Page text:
Conflicting Voices in HIV/AIDS Education of the South African Youth: School Culture Versus South African Traditional Healers Using Ancestral Worship
The United Nations Agency of International Development (2013) states that an estimated 24.7 million people are living with HIV in sub-Saharan Africa, nearly 71% of the global total. The 2.9 million are young people aged 15–24 and this generation is living in South Africa. These alarming statistics reveal that various HIV/AIDS prevention strategies have met limited success. The question arises: why? The South African youth face the dilemma that they receive conflicting messages from two opposing sources, each with a strong persuasive pull of its own where HIV/AIDS education is concerned. On one hand, the voice of modern medical science proclaims that the disease is caused by a viral infection that suppresses the victim’s immune response, while on the other hand spiritual voices of African traditional healers offer explanations such as witchcraft or angry ancestors. This article is an attempt to discover whether either or neither of these voices is gaining ground amongst the youth. This article is based on a qualitative phenomenological study conducted at an urban secondary school in Pretoria, South Africa. Empirical findings resulted from the purposive sampling by means of interviews conducted with two focus groups of teachers, three focus groups of grade 12 school learners and one school principal. This was followed by thematic analysis involving the identifying, analysing and reporting patterns (themes) within data. Facts emerging from the research were that conflicting voices are stressful for young people who are subjected to societal pressure to conform and comply with unrealistic expectations. The South African social culture of ancestral worship is very powerful, yet school culture has significant countervailing influence that sheds liberating “light” where gloom of fear, uncertainty and superstition used to prevail. It is critical to note in this regard, for instance, that where HIV/AIDS remedies are concerned, there is no standardised solution for the ‘entire world’ and that a unique situation prevails in the South African social cultural environment where ancestral worship exerts a critically real influence on people’s response to the threat of HIV/AIDS.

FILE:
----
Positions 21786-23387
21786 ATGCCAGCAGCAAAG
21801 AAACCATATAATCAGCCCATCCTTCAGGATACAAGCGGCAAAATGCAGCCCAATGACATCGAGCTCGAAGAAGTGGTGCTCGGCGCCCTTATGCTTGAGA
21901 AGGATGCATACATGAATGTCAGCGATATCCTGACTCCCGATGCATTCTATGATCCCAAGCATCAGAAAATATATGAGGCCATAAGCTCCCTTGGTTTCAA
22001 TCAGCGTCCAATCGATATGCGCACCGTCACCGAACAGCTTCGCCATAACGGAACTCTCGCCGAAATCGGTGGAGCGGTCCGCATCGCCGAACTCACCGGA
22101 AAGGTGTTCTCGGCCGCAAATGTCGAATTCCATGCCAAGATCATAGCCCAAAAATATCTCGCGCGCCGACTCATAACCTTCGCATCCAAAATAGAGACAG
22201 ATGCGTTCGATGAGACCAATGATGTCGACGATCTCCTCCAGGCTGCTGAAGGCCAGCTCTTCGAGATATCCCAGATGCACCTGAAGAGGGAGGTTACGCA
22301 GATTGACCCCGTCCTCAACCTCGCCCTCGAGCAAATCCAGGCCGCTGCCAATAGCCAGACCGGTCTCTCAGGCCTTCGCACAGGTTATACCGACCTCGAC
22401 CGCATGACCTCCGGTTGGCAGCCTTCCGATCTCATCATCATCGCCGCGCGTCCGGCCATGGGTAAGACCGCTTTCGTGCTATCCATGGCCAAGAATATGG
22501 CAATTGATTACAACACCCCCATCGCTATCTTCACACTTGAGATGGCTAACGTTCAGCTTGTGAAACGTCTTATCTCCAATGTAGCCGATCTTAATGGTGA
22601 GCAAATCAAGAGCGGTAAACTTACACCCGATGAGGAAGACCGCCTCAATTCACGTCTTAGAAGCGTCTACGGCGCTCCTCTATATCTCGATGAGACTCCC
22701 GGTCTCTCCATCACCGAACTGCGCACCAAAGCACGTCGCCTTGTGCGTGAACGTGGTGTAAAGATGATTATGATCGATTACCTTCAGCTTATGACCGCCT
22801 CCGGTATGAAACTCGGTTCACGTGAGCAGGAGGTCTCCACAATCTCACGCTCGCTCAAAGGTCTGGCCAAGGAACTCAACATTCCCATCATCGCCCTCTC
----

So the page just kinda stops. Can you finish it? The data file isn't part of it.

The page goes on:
School culture, youth, South African social culture, HIV/AIDS beliefs, misconceptions, traditional healers, authoritative voice
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